By Tracey Palmer
Wake up, anxiety sufferers! It’s time to denounce that Paxil/Xanax/Prozac approach to life.
There’s another way to rid yourself of debilitating negative thoughts without years of expensive psychotherapy and mind-altering meds. It’s called EMDR — Eye Movement Desensitization and Reprocessing.
And here’s how it works: Traumatic memories and negative events are stored in the brain as visual images, emotions, sensations, and beliefs. EMDR operates on the theory that up- setting or difficult memories can bleed Into all thoughts and infect someone’s Well-being and create high anxiety.
EMDR uses visual stimulation. to trigger the brain to convert the negative feelings into normal and less-disturbing thoughts. By removing the emotional impact of memories (and negative beliefs about ourselves that often accompanies them), many of life’s anxiety-producing problems. are more easily resolved.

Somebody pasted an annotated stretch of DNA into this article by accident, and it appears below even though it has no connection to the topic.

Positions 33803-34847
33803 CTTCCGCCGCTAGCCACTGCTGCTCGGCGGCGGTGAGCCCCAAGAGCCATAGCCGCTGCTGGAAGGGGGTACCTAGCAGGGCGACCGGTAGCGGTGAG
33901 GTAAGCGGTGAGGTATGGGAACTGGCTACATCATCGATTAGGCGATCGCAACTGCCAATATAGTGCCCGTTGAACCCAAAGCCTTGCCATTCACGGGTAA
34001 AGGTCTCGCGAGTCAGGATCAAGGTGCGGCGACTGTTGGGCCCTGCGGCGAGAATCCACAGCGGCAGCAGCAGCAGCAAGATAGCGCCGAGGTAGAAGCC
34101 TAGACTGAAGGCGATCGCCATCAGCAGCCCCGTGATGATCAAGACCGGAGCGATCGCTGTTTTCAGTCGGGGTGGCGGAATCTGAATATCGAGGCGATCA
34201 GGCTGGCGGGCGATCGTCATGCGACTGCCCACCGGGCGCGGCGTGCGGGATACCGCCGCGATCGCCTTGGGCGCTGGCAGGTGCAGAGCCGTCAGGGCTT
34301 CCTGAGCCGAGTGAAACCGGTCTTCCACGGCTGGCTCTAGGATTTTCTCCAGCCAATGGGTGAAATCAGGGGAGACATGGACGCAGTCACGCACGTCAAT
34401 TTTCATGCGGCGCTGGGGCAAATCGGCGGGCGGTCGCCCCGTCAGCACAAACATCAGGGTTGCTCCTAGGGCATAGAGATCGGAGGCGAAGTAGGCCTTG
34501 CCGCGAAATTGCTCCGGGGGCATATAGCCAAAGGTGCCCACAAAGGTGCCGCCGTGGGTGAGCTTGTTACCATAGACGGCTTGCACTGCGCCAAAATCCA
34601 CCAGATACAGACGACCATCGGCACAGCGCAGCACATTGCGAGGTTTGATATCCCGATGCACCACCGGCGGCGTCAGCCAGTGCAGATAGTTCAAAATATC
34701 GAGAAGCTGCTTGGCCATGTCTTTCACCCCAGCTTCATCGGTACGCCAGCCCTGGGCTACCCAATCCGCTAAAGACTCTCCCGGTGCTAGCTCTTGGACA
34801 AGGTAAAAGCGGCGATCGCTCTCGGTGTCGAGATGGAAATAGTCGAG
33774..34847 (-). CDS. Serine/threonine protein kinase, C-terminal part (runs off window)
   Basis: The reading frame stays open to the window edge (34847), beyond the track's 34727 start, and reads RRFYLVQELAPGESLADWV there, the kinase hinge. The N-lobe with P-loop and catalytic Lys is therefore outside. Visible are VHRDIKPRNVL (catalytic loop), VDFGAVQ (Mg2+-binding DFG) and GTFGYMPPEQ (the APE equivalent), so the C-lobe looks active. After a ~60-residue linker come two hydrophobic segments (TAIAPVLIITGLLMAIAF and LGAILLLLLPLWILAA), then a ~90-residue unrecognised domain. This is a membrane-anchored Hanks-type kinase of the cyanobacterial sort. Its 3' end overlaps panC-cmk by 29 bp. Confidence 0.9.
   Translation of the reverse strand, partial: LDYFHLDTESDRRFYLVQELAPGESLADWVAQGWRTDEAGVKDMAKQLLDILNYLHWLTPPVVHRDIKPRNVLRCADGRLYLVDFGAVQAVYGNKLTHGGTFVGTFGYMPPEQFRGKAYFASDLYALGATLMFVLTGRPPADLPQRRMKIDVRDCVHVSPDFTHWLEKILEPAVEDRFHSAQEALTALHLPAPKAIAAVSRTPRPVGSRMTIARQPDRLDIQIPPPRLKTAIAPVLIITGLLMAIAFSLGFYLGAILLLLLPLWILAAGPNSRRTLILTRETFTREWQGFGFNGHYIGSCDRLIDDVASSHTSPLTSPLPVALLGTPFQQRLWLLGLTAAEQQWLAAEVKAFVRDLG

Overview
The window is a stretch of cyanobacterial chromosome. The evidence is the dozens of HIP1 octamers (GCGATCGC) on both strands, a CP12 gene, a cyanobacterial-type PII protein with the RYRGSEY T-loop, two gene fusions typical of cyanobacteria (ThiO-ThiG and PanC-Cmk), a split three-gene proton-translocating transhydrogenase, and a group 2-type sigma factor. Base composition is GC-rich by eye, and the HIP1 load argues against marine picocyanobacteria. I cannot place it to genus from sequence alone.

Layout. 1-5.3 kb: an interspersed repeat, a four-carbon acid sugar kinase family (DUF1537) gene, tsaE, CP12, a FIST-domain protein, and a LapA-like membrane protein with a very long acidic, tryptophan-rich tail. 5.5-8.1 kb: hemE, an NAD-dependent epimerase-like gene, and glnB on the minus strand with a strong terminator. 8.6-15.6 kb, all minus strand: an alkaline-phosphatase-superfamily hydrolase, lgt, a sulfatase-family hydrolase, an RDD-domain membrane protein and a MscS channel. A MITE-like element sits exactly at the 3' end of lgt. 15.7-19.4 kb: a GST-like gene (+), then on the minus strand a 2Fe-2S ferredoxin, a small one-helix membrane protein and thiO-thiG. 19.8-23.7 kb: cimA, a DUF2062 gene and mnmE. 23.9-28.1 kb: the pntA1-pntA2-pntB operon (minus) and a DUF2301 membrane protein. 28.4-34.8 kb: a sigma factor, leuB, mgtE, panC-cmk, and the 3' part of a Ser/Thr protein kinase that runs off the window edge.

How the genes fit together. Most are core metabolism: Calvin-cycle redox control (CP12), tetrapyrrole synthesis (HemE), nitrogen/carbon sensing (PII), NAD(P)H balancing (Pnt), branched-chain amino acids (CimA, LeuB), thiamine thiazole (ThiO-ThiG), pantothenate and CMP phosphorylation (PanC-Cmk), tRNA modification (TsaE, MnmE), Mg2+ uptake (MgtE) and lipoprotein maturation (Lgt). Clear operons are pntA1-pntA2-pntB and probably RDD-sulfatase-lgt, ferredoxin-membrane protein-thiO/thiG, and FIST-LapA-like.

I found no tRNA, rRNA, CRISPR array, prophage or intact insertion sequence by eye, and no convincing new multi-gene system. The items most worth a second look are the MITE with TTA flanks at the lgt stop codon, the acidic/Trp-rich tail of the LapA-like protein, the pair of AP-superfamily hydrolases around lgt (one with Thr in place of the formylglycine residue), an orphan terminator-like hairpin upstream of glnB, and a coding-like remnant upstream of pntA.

Studies have shown that EMDR has helped Vietnam veterans along with victims of violent assault and emotional abuse. It can also help with performance anxiety; grief, and phobias and has been known to significantly relieve those battling depression, addiction, and a variety of self-esteem issues.
Barbara Radin Fox, LCSW, EMDR, founder of Body & Soul Therapy at 2045 Maybank Highway, on James Island calls EMDR her magic wand. In an EMDR session, the therapist helps the patient reconstruct a negative thought using mental stimulation.
The patient visualizes the memories that reinforce negative beliefs, such as “I am stupid” or “I am inadequate.” The therapy concludes with a mental reprocessing. The negative beliefs are replaced with positive thoughts, such as “Everything is going to be OK” and “I will be in control.” The goal is to help change negative behaviors and alleviate anxiety. This author, who has completed two EMDR training sessions, can report an instantaneous reduction .of performance anxiety at her full-time job working food and beverage.
People, this therapy works. Godspeed.
For more information on EMDR, contact Barbara Radin Fox at 843-795-1000 and visit her website www.bodyandsoultherapy.com.